Gel Phase Formation

S.J. Marrink, J. Risselada, A.E. Mark. Simulation of gel phase formation and melting in lipid bilayers using a coarse grained model. Chem. Phys. Lip., 135:223-244, 2005.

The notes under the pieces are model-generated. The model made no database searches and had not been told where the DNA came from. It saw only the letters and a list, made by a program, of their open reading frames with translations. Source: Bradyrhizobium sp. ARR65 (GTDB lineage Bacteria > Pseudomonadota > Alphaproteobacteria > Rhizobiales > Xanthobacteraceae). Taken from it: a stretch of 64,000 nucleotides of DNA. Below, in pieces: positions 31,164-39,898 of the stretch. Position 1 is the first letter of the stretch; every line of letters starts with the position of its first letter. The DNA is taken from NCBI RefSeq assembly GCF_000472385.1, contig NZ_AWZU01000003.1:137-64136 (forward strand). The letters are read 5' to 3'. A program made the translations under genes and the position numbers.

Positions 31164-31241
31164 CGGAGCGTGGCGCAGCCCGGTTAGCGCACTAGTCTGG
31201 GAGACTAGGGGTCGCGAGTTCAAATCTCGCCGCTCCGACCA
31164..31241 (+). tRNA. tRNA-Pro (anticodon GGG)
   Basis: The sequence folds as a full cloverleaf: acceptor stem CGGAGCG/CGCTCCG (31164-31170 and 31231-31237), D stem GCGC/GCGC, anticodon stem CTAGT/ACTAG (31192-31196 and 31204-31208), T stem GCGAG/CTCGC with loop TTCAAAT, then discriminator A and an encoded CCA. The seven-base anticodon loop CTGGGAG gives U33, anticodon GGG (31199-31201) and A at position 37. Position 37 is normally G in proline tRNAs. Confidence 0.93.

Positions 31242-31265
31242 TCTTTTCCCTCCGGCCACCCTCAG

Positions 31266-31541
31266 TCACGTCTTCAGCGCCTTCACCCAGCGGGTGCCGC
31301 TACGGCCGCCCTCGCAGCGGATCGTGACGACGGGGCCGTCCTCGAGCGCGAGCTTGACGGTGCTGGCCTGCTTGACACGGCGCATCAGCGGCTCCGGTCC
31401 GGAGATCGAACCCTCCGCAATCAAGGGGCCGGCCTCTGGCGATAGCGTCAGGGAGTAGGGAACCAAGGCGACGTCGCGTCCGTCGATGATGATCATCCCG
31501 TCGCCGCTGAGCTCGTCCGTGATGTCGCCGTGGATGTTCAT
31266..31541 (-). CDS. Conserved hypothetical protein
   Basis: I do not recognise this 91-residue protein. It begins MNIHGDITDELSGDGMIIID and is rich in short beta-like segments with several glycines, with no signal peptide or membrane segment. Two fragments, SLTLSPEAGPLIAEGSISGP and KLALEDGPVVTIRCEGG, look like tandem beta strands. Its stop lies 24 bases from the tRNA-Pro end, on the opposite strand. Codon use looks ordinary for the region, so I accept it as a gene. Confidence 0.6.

The transformation between a gel and a fluid phase in dipalmitoyl-phosphatidylcholine (DPPC) bilayers has been simulated using a coarse grained (CG) model by cooling bilayer patches composed of up to 8000 lipids. The critical step in the transformation process is the nucleation of a gel cluster consisting of 20–80 lipids, spanning both monolayers. After the formation of the critical cluster, a fast growth regime is entered. Growth slows when multiple gel domains start interacting, forming a percolating network. Long-lived fluid domains remain trapped and can be metastable on a microsecond time scale. From the temperature dependence of the rate of cluster growth, the line tension of the fluid–gel interface was estimated to be 3 ± 2 pN. The reverse process is observed when heating the gel phase. No evidence is found for a hexatic phase as an intermediate stage of melting. The hysteresis observed in the freezing and melting transformation is found to depend both on the system size and on the time scale of the simulation. Extrapolating to macroscopic length and time scales, the transition temperature for heating and cooling converges to 295 ± 5K, in semi-quantitative agreement with the experimental value for DPPC (315 K). The phase transformation is associated with a drop in lateral mobility of the lipids by two orders of magnitude, and an increase in the rotational correlation time of the same order of magnitude. The lipid headgroups, however, remain fluid. These observations are in agreement with experimental findings, and show that the nature of the ordered phase obtained with the CG model is indeed a gel rather than a crystalline phase. Simulations performed at different levels of hydration furthermore show that the gel phase is stabilized at low hydration. A simulation of a small DPPC vesicle reveals that curvature has the opposite effect.